let funcDef (a : 'a when 'a : enum<int32>) = ()

let usage = 
    new ClassDef<Int32Enum>() |> ignore

    //The following is not allowed
    new ClassDef<Byte32Enum>() |> ignore

Interface type constraints

Interface type constraints restrict the type parameter to types that either directly or indirectly implement the required set of interfaces.

type IFoo = 
    abstract member GetFirst : unit -> int

type IBar = 
    abstract member GetSecond : unit -> string

type ImplIFooIBar = 
    interface IFoo with
        member this.GetFirst() = 1
    interface IBar with
        member this.GetSecond() = "2"

type ClassDef<'T when 'T :> IFoo >() = 
    let f (x : 'T) = x.GetFirst()

let usage = 
    // ImplIFooIBar satisfies the constraint
    new ClassDef<ImplIFooIBar>() |> ignore

    // String does not
    //new ClassDef<string>() //will not compile

With interface constraints you can sensibly restrict a type parameter to implementing more than one interface, unlike base class constraints.

type ClassDef<'T when 'T :> IFoo and 'T :> IBar >() =     
    let f (x : 'T) = 
        x.GetFirst() |> ignore
        x.GetSecond() |> ignore

let funcDef (a : 'a when 'a :> IFoo and 'a :> IBar) = 
    a.GetFirst() |> ignore
    a.GetSecond() |> ignore

let usage = 
    // ImplIfooIBar implements both required interfaces and will
    // satisfy the constraint.
    new ClassDef<ImplIFooIBar>() |> ignore
    funcDef (ImplIFooIBar())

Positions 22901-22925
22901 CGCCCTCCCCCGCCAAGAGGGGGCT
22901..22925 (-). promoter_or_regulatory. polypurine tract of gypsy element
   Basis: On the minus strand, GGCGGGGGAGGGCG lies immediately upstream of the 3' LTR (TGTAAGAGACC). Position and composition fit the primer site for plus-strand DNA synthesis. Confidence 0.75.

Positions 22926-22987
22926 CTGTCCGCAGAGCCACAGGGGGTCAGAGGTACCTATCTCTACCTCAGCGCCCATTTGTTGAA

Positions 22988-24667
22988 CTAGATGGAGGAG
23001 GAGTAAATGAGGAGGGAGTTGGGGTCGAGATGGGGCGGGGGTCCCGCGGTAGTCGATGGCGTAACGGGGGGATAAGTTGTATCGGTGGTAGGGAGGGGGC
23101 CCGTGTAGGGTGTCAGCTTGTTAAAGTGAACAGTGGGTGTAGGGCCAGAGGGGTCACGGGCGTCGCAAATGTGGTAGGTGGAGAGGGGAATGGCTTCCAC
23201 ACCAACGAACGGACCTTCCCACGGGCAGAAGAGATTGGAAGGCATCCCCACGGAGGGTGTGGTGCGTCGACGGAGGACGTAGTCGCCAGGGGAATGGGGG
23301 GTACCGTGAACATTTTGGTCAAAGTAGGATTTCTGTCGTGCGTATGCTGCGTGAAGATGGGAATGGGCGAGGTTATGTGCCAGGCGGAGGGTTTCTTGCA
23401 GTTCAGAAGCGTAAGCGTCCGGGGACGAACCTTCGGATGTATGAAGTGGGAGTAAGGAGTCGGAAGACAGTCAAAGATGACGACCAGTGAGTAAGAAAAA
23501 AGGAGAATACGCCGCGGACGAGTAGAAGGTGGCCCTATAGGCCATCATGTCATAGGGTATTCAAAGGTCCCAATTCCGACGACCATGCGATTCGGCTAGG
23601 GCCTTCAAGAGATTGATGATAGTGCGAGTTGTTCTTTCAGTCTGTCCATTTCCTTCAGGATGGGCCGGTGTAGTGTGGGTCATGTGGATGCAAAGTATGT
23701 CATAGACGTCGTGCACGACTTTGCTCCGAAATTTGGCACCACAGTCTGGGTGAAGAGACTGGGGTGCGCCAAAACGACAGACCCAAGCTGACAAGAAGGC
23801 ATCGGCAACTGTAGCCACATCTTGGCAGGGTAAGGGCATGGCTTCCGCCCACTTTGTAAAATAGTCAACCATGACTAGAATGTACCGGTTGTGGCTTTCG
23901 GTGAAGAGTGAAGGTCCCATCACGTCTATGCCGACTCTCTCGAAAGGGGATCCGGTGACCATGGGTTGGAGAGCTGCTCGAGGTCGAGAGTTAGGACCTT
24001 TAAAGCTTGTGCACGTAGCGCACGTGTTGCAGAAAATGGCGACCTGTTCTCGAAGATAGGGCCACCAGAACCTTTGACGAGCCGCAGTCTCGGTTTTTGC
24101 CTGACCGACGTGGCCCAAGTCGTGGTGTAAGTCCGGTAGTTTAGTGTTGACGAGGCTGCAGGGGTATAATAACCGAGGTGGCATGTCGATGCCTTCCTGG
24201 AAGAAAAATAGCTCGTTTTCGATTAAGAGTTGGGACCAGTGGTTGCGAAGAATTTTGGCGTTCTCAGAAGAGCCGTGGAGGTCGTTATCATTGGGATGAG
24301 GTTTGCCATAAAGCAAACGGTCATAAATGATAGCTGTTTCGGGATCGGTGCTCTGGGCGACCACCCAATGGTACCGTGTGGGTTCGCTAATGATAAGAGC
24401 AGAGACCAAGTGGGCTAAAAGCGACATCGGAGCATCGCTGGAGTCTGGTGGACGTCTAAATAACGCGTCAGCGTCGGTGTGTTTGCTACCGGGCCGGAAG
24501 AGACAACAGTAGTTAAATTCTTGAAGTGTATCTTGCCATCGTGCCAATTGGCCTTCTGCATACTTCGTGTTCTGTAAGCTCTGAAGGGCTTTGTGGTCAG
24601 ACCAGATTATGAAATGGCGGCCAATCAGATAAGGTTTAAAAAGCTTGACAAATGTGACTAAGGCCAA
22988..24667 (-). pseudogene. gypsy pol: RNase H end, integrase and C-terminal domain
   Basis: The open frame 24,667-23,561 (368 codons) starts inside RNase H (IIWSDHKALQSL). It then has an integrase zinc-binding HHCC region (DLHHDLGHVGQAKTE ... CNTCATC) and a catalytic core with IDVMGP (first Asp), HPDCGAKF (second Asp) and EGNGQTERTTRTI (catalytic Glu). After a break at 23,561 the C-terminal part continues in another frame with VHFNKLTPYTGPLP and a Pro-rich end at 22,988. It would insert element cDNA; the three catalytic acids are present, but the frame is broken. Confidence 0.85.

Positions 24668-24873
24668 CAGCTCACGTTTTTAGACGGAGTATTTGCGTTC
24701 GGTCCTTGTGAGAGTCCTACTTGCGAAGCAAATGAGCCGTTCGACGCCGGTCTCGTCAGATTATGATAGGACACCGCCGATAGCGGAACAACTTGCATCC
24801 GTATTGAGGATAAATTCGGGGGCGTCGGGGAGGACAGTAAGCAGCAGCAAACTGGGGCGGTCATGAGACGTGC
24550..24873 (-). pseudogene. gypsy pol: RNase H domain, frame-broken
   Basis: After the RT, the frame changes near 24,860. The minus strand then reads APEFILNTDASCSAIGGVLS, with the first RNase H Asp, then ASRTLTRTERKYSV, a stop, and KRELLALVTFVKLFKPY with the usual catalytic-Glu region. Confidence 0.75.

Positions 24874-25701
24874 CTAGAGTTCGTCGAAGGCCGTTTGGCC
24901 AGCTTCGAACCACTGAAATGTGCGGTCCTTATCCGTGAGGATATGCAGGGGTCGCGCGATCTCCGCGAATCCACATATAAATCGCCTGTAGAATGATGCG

Reference and value type constraints

Reference and value type constraints constrain a type to be either a reference type or a value type. They work in the exact same manner as they work in C#.

type ClassDefVal<'T when 'T : struct>() = class end

type ClassDefRef<'T when 'T : not struct>() = class end

let funcDefVal( a : 'a when 'a : struct) = ()

let funcDefRef( a : 'a when 'a : not struct) = ()

let usage = 
    new ClassDefVal<int>() |> ignore
    new ClassDefRef<string>() |> ignore


Interestingly, it's possible to create an unfullfillable constraint:

type ClassDef<'T when 'T : struct and 'T :> System.IO.Stream>() = class end

let usage = 
    // There is no type we can use here and have it be correct
    new ClassDef<unknown>() |> ignore

The F# compiler will prevent you from doing this though:

type ClassDef<'T when 'T : struct and 'T : not struct>() = class end

Next time

We'll cover the remaining ways in which generic type parameters can be constrained in F#.

Published on 26 Sep 2014 permalink Find me on Github